Resolution

Release tension in a delayed or surprising way

 

“That climax is such a magical moment. It just washes over me and makes me feel all tingly.”

An A Resolution pattern is when you create tension in your music – instability or strain – that prompts listeners to anticipate a release, but then you unexpectedly delay the release or accomplish it in an unexpected way. When playing with a listener’s expectations in this way, it’s crucial that you eventually deliver a robust resolution. If you delay a release for too long without re-assuring listeners it is still going to arrive, or if you only provide a partial release that delivers some but not all of the anticipated notes, this can undercut the power of a resolution. The more heightened the anticipation, the more surprising the resolution, and the more complete the release of tension, the more likely listeners are to experience frisson.

 

An A Resolution pattern can trigger a frisson-inducing fear response because it takes advantage of our brain’s capability to anticipate and experience abstract rewards

We all have a neural “reward system” (what neuroscientists call the striatal dopaminergic system) that developed to motivate us to pursue tangible rewards like food and reproduction. Its theorized that we later evolved a capability to forgo tangible rewards in order to achieve greater abstract rewards later. This formed the basis for long-term planning and delayed gratification, behaviors that helped our evolutionary ancestors survive. 

Researchers have confirmed that a release of music tension is an abstract prize that can trigger our reward system. In a famous frisson study, neuroscientists Valerie Salimpoor and Robert Zatorre found that two different parts of your brains’s reward system release dopamine, one in anticipation of peak moments in music (caudate) and one during the peak moments themselves (nucleas accumbens). They describe this finding as follows:

The anticipatory phase, set off by temporal cues signaling that a potentially pleasurable auditory sequence is coming, can trigger expectations of euphoric emotional states and create a sense of wanting and reward prediction. This reward is entirely abstract and may involve such factors as suspended expectations and a sense of resolution. Indeed, composers and performers frequently take advantage of such phenomena, and manipulate emotional arousal by violating expectations in certain ways or by delaying the predicted outcome…before the resolution to heighten the motivation for completion. The peak emotional response evoked by hearing the desired sequence would represent the consummatory or liking phase, representing fulfilled expectations and accurate reward prediction.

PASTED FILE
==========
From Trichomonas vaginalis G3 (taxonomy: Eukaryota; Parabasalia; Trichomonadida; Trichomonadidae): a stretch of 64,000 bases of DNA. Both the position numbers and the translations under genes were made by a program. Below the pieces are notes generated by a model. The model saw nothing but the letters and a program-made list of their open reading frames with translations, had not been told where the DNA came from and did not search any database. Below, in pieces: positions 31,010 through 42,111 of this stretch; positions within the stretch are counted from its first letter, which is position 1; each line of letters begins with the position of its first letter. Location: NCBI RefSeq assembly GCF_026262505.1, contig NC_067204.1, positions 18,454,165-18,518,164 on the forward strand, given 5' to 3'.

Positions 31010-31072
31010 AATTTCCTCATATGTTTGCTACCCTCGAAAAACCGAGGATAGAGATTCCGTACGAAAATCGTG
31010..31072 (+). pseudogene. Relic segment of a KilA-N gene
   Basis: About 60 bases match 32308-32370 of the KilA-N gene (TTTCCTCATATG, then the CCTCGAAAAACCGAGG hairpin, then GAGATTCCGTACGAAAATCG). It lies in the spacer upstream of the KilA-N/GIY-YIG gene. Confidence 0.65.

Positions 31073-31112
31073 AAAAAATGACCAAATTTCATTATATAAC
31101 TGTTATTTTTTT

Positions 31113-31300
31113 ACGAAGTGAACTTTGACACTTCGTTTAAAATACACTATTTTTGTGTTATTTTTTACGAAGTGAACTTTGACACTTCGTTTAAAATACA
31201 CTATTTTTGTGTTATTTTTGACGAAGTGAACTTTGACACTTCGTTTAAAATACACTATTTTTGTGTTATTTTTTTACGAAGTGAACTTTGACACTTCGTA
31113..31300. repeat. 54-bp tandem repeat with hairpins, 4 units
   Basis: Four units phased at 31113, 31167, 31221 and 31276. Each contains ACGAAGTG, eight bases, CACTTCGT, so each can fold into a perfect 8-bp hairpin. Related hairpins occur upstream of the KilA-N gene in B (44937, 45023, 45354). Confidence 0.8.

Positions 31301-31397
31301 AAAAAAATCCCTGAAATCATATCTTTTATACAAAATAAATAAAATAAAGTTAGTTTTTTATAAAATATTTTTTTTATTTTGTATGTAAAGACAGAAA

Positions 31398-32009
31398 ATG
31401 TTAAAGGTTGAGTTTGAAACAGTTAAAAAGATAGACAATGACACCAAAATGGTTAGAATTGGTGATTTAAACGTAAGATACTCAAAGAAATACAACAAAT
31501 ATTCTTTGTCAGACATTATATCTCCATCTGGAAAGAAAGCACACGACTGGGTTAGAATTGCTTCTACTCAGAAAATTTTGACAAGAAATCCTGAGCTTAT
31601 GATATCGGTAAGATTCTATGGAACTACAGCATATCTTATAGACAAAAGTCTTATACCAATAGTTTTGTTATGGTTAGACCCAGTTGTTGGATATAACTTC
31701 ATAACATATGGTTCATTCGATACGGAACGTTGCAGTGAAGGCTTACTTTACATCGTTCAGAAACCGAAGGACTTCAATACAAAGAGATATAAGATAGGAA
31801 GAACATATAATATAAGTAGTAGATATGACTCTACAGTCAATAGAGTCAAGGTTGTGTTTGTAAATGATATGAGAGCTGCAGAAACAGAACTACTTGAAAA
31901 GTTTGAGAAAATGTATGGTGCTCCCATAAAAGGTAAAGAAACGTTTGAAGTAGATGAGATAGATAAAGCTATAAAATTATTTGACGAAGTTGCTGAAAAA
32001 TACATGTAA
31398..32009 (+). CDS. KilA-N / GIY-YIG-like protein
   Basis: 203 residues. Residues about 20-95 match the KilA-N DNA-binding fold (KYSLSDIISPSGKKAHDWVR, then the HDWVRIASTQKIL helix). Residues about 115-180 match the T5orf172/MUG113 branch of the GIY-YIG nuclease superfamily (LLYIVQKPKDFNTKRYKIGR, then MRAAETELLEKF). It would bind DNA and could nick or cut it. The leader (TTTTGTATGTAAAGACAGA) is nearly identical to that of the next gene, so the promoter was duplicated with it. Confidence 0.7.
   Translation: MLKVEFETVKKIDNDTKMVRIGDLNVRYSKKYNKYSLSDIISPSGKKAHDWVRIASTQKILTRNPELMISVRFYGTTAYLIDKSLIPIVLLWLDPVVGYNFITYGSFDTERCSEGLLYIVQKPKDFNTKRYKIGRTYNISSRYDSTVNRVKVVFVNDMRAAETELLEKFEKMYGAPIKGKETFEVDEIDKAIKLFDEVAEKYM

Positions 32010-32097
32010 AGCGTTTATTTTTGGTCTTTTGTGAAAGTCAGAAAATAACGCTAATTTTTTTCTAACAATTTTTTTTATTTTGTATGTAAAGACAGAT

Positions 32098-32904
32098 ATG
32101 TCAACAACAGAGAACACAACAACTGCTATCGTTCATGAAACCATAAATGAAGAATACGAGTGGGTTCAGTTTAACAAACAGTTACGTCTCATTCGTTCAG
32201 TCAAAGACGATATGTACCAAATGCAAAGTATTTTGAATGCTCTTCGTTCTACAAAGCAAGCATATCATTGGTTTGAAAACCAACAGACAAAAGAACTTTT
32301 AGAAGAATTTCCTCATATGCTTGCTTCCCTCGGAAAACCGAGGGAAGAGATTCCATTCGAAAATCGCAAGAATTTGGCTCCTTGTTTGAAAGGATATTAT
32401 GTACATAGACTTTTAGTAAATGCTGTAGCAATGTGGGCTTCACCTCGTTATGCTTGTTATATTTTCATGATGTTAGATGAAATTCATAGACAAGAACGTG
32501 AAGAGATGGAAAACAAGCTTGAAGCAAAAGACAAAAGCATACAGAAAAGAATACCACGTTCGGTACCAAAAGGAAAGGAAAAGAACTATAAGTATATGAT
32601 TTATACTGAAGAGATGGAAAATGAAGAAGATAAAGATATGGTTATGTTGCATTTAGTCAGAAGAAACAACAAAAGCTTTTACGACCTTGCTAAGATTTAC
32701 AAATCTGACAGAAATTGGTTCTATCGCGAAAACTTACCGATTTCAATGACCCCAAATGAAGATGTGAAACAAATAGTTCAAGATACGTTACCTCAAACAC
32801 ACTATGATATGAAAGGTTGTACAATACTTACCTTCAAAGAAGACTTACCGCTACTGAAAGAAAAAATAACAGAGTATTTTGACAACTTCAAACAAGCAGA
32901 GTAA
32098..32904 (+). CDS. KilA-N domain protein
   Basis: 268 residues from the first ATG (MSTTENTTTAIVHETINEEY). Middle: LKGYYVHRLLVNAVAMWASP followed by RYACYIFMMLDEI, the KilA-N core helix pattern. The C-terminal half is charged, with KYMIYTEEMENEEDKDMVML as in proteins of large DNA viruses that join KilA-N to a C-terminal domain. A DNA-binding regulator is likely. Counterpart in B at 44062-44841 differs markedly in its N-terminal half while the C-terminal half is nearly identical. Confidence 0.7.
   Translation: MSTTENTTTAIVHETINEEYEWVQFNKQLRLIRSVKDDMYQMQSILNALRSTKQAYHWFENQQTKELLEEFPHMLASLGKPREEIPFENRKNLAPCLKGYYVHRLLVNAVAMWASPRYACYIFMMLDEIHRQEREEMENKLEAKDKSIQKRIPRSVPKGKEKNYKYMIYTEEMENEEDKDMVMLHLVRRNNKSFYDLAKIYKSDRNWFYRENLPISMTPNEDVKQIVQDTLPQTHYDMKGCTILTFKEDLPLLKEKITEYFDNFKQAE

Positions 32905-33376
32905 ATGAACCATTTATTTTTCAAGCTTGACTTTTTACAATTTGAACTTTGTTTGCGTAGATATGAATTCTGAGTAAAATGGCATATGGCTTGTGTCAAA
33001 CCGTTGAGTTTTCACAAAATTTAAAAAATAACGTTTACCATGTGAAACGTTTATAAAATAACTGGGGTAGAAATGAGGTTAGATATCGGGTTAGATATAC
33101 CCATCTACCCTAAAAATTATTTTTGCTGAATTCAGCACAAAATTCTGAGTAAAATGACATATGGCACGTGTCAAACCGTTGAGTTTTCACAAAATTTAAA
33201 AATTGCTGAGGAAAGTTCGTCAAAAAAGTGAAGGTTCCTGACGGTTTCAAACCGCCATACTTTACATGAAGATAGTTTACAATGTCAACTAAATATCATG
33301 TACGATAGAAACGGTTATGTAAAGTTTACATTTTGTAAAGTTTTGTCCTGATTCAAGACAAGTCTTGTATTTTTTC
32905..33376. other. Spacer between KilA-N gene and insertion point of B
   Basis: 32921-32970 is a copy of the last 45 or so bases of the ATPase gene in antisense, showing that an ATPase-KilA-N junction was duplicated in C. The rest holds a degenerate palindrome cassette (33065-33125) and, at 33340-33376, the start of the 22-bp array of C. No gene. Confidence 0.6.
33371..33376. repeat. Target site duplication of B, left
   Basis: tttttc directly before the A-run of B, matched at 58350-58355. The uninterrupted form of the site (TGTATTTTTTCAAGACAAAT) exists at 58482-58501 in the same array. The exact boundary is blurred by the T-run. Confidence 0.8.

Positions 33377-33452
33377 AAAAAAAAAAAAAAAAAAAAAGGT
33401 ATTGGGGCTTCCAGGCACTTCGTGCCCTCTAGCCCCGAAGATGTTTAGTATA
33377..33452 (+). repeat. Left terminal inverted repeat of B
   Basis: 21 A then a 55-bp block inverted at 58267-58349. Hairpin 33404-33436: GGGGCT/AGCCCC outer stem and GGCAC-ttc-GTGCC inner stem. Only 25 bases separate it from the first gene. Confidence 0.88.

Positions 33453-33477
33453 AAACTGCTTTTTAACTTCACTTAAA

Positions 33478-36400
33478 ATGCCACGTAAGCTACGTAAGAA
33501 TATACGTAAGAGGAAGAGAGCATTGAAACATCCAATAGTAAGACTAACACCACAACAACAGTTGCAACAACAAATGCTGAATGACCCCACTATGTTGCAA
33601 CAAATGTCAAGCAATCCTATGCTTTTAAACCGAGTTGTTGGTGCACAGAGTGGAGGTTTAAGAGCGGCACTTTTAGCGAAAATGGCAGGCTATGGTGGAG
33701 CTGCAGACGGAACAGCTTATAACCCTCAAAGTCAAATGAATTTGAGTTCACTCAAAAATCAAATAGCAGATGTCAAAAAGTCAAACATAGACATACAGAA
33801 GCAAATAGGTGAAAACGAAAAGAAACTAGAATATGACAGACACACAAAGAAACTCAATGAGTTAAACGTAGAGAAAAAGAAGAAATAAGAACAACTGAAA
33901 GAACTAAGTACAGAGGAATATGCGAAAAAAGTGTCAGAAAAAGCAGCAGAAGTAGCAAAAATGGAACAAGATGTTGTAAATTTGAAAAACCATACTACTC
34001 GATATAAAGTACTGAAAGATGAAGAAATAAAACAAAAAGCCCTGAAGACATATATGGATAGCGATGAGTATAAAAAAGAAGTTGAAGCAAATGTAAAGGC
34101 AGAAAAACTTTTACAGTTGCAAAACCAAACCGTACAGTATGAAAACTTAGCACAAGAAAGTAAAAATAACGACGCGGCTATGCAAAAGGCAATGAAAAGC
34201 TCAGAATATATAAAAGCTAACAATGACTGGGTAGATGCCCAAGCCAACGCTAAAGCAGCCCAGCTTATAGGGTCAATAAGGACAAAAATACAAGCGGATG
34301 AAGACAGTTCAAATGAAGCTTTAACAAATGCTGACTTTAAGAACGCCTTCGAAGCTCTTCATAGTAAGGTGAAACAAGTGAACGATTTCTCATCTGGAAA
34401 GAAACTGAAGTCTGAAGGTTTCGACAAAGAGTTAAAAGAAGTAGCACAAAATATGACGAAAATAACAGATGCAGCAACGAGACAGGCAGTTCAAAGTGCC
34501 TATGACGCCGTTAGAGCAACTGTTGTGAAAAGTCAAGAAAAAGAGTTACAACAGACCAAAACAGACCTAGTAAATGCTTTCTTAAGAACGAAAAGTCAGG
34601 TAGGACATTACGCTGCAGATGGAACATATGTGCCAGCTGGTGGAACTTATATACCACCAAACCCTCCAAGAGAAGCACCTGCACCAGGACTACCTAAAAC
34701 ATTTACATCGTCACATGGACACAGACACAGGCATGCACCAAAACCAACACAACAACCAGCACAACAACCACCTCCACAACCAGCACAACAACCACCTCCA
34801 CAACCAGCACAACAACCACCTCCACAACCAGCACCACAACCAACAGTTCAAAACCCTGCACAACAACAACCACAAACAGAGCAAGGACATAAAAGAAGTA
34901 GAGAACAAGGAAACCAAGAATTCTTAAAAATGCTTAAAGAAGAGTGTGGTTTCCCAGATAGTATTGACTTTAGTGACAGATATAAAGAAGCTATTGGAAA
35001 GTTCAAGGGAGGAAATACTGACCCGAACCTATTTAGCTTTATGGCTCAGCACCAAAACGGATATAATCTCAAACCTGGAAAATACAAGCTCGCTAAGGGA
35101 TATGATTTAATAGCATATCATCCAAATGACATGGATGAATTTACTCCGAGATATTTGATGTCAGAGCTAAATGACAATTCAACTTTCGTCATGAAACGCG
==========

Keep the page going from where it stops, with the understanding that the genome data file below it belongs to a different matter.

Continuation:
Acoustic tension, the thing that is resolved, generally emerges from sounds that we perceive as requiring a lot of energy to sustain (very fast rhythms, very loud passages, very dissonant intervals, very high pitches, etc.). Its theorized that because a powerful, and therefore potentially dangerous, sound source is required to generate a high-energy sound, we developed a heightened sensitivity and sense of caution toward them.

Our data indicates that when you alter the tuning or register of the melodic line at the end of a cadence, this can often move listeners to frisson. The key to this method is giving listeners the notes they expect, but in a slightly varied from so that the end of a progression is less predictable, which then makes the resolution more surprising. 

In chills-inducing passages, the most reliable techniques we see composers and performers using to achieve this method include:

  • Hitting the tonic slightly sharp or flat, then gliding up or down to the anticipated note
  • Octave displacement on the dominant, leading tone, or tonic
  • Vocal inflection on the dominant or leading tone

Don’t interpret this to mean that any octave leap will work. Our data suggests that when using this technique, it helps to:

  • Placement: Use this method on lead vocals (often with a shift in vocal technique e.g., chest to belting voice) or string instruments in high register
  • Set-up: Keep the other musical elements (e.g. orchestration, progression, etc.) simple and conventional to make the melodic deviations conspicuous for listeners